Early on in learning to paint with oils, I began experiencing headaches and dizziness from the turpentine fumes. Odorless Mineral Spirit was not much better, and Liquin was the absolute worst. Even with an open window right next to me I would be sick within minutes. I worried that I wouldn't be able to continue painting with oils, since the indirect painting method I learned required thinning the paint a lot. Glazing layer upon layer meant that without solvent, too much oil would be used. Now, I'm working from a room in my home, and have a beloved dog, so turpentine is even more out of the question. Additionally, washing my brushes in the kitchen or bathroom sink means I'm trying to cut out as many toxic pigments as possible. This left me with quite a task - to figure out how to produce the effects I wanted without the traditional materials I had been told were absolutely essential.
What Mediums Can I Use?
There are some alternatives to turpentine and OMS out there that you might be able to tolerate. I love Chelsea Studios Spike Lavender mediums. I use the Lean and Fat mediums, as well as pure Spike Lavender oil in lieu of turpentine, and am also trying Rosemary Oil (similar to the lavender solvent) from Art Treehouse. I put these each into their own brown glass dropper bottle, so never have to have a solvent jar open while I work. Using them in this way is tolerable for me. However, if I need to do an imprimatura (the ground color) or use more than a few drops for larger work, I am quickly overwhelmed by the smell. These all smell VERY strong. I have invested in a high quality air purifier from Alen Air - the one designed for Heavy Smoke has extra filtration for VOCs. It's worth it for your health if you want to keep painting with oils but don’t have an exhaust fan. These days I am trying casein or acrylic for the imprimatura. Another option is to get a pre-tinted gesso, such as these from Michael Harding, to avoid the need for imprimatura altogether.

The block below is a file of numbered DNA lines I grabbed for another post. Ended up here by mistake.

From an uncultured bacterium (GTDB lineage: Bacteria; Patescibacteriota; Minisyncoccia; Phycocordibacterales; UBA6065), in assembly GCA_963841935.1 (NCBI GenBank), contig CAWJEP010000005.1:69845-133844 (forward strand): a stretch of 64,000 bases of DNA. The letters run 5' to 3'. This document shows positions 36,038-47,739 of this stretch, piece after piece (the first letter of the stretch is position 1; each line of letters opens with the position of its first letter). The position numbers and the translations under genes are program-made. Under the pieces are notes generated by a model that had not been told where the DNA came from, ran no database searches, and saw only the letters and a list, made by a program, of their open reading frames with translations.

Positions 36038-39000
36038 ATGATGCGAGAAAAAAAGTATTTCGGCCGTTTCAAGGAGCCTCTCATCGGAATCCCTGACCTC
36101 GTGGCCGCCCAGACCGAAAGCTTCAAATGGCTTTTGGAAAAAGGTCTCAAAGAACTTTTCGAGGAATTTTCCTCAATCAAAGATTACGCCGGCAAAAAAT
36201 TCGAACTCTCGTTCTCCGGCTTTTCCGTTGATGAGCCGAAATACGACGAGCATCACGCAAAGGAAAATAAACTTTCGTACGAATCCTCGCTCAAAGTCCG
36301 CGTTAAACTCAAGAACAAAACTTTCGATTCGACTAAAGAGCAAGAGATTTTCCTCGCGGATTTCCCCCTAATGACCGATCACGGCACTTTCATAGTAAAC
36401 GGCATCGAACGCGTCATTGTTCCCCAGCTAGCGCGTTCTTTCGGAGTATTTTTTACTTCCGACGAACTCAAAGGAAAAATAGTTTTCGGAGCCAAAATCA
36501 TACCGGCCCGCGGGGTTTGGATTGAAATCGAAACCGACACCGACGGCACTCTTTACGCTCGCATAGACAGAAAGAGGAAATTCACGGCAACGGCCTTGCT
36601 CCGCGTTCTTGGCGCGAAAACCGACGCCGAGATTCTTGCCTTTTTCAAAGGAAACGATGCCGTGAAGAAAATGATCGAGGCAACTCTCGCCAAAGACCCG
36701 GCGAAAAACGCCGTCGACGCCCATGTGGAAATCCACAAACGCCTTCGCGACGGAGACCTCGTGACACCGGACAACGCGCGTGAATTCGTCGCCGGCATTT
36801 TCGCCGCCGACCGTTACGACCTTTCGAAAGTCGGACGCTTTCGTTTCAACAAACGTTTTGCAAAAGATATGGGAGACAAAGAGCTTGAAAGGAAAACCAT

Other mediums for alla prima techniques include M. Graham's Walnut Alkyd Medium and Gamblin's Solvent Free Gel, mixed together. I learned this combination from Kristy Gordon, who uses it in all her incredible large and elaborate masterpieces. The masterful fantasy artist, Annie Stegg, also uses these mediums. My problem with the Walnut Alkyd medium is that I tend to use too much of it, as I like to paint in layers rather than all at once, and this may cause yellowing in the future. It's still a good one to try, though!
I have been using Art Treehouse's Bio-Thinner for laying the imprimatura and for when I begin with decalcomania - I don't know how archival it is, but the company told me it creates a strong film for the initial layer. It is completely nontoxic and I have no reaction to it. I would not use it to thin paint on further layers, however. I also use it to clean my brushes.
The Lead White Dilemma
I love lead white. It's one of my favorite pigments to use, and it's a general cure-all for many problems I encounter in my process, easily creating transparent, ghosty effects. Of course, it is highly toxic, but I’m not planning on eating it and I’m very careful in my use of it. I wear Nitrile gloves while painting with it, and wash my hands after removing the gloves. Be sure not to let any pets or children near it. So far, my only other real substitute for lead white in an underpainting is tempera grassa. I did
( EXPERIMENT WITH DIFFERENT WHITES, CREATE GLAZES ETC WITH THEM, SHOW THE PHOTOS)
Making an Underpainting without Turpentine
So, without lead white or turpentine, and not being able to tolerate a lot of any other solvent, I thought I would stick to acrylic underpaintings on panel. It turns out, I'm not a huge fan of this either. So far I’ve basically ended up painting over the acrylic underpainting entirely with oils, rather than doing any glazing, which is ok but not the solution I was looking for.
Another option is to tone the panel with Casein, and use white and brown casein from tubes for the underpainting. I use Richeson's Shiva Series casein. You can also use egg tempera for this.
Alternatives to Toxic Pigments
I recently bought Winsor & Newton's new Cadmium-free Red & Yellow. They are imitation pigments. Any pigment that says "Hue" is an imitation and non-toxic. This also means that the paint won't have the same properties as the original. At this point, it's a risk I'm willing to take to see how it turns out. So far, I will say, the cadmium-free cadmium doesn’t handle quite the same as the real deal. The Cobalt imitation from ___ is one I use often, but the color is slightly warmed than real cobalt.
I like to use either Turpenoid Natural or BioBased Artist Rinse & Thinner from Art Treehouse to clean my brushes. I wash them in a Silicoil jar, then rub them on artist's soap and rinse with warm water.